Andrew Frankel: The highlights start with the drive out. I always drive alone, if I possibly can. Then there are the one-to-one interviews: chief executives are always less guarded, less on-message at Geneva. The wall-to-wall exotica, gloriously oblivious to the real world in which people actually live. Gasping in shock, awe and, largely, horror at the latest monstrosities on the Mansory stand. The curry with a few mates in a quiet backstreet on press night. And not being able to sleep in anticipation of the dawn run back over the mountains towards home.
Rachel Burgess: Geneva: Fancy new metal packed from pillar to post, every executive I could ever want to interview and an electrifying buzz in the air. This is where Mercedes-AMG surprised us with its Project One hypercar (we’re still waiting…) and the adrenaline kicked in as we scrambled to give it the best coverage; where Jaguar pipped its rivals to the post with the I-Pace; and where I heard the late FCA boss Sergio Marchionne at his witty best. There’s no better physical manifestation of the car industry’s excitement and pace than Geneva. I love it.
James Attwood: Quite often, Geneva for me means not going to Geneva. While much of the team is swanning around the Palexpo, some of us have to stay behind to run the magazine and website. And, frankly, the Autocar office team co-ordinating our unrivalled web coverage have a better overview of the show than anyone: every launch, quote, picture, story and rumour passes through us on the way from a journalist’s phone to you. Frequently, staffers at the show ask us what’s going on. There’s less battling through scrums of other hacks, too – and it’s easier to find a coffee.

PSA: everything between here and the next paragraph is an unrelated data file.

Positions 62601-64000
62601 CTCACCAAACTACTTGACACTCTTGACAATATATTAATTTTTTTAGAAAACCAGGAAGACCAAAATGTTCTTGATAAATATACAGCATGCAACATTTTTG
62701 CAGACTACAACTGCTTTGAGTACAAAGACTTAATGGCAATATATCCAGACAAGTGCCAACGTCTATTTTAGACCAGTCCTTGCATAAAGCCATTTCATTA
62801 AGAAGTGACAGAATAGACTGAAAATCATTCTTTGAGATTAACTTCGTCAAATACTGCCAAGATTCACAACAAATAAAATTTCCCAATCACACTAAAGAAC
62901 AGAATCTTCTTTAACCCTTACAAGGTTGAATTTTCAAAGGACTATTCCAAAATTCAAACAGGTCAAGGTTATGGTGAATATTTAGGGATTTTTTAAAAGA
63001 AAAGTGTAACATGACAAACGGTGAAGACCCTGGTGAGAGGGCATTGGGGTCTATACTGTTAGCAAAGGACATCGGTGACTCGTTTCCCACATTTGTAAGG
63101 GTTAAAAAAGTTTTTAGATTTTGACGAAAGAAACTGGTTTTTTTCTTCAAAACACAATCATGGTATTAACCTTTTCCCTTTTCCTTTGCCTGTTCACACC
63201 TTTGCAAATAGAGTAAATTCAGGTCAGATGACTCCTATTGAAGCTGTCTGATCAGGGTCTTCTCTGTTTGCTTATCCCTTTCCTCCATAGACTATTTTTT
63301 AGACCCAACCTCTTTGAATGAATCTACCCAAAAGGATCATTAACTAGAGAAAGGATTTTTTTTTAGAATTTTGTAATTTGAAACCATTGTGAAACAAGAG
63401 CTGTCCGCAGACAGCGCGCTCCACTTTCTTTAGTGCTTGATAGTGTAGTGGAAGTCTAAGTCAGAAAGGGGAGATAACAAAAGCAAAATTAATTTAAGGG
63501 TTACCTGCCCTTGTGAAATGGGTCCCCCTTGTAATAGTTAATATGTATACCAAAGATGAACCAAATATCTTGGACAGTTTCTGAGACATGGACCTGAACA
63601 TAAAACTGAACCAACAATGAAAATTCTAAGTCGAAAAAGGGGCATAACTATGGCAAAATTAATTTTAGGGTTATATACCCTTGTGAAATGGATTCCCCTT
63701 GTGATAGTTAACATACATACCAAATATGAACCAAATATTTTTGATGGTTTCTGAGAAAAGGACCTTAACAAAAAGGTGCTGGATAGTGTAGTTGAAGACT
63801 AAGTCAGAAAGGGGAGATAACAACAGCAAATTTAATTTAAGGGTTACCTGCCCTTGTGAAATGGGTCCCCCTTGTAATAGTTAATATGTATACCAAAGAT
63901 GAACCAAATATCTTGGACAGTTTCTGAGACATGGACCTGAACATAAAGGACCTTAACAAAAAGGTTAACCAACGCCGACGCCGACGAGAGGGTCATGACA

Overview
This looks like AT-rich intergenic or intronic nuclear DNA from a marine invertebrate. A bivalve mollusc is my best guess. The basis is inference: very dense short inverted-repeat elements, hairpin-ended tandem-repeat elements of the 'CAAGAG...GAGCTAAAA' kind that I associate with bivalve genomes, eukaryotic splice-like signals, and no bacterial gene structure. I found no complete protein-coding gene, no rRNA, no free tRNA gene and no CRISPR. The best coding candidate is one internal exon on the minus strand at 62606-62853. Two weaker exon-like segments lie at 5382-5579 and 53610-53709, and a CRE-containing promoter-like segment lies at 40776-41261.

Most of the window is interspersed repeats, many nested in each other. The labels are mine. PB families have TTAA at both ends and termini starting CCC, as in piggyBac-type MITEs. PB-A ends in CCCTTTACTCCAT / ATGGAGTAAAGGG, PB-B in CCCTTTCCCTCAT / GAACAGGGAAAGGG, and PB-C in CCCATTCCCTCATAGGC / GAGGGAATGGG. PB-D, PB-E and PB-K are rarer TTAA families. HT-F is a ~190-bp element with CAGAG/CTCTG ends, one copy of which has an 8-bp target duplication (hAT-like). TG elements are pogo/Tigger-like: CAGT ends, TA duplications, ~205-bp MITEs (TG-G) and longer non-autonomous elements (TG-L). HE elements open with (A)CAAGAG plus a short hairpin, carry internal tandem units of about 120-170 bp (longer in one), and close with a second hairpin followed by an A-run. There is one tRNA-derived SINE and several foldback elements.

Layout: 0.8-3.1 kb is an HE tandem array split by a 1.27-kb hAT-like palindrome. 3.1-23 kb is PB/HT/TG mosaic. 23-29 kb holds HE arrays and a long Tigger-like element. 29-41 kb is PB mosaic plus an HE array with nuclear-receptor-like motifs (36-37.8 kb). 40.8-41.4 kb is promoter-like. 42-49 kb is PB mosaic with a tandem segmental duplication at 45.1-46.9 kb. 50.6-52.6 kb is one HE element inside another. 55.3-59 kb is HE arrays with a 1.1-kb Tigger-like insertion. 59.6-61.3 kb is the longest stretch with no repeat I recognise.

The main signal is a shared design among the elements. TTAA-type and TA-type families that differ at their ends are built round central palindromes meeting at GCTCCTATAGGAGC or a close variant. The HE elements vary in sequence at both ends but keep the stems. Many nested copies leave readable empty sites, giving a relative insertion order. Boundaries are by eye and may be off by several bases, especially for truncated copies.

Steve Cropley: For me, the Geneva show is most of all about the time of year. The car industry is feeling good, because there’s a whole selling year ahead, we’ve cleared the detritus of winter, the driving and the motorsport seasons are both ahead and all is right with the world. Most of us are feeling optimistic. Better still, there hasn’t been a European motor show for months and here we are, in the Continent’s neutral capital, where Dacia and Rolls-Royce, Tata and Tesla are all treated equally. The prospect of a new car year is downright intoxicating.
Mark Tisshaw: Geneva is simply the highlight of the year for those who love the news side of the car industry as much as driving the cars themselves. Nowhere else offers that many senior executives in one place, willing to talk (on or off the record) to inform stories and set news agendas for the next 12 months. Video conferences or online interviews and events can never show the nods, winks and body language that can be just as informative to a story, nor those little chats on the side. We miss it terribly and eagerly look forward to its return.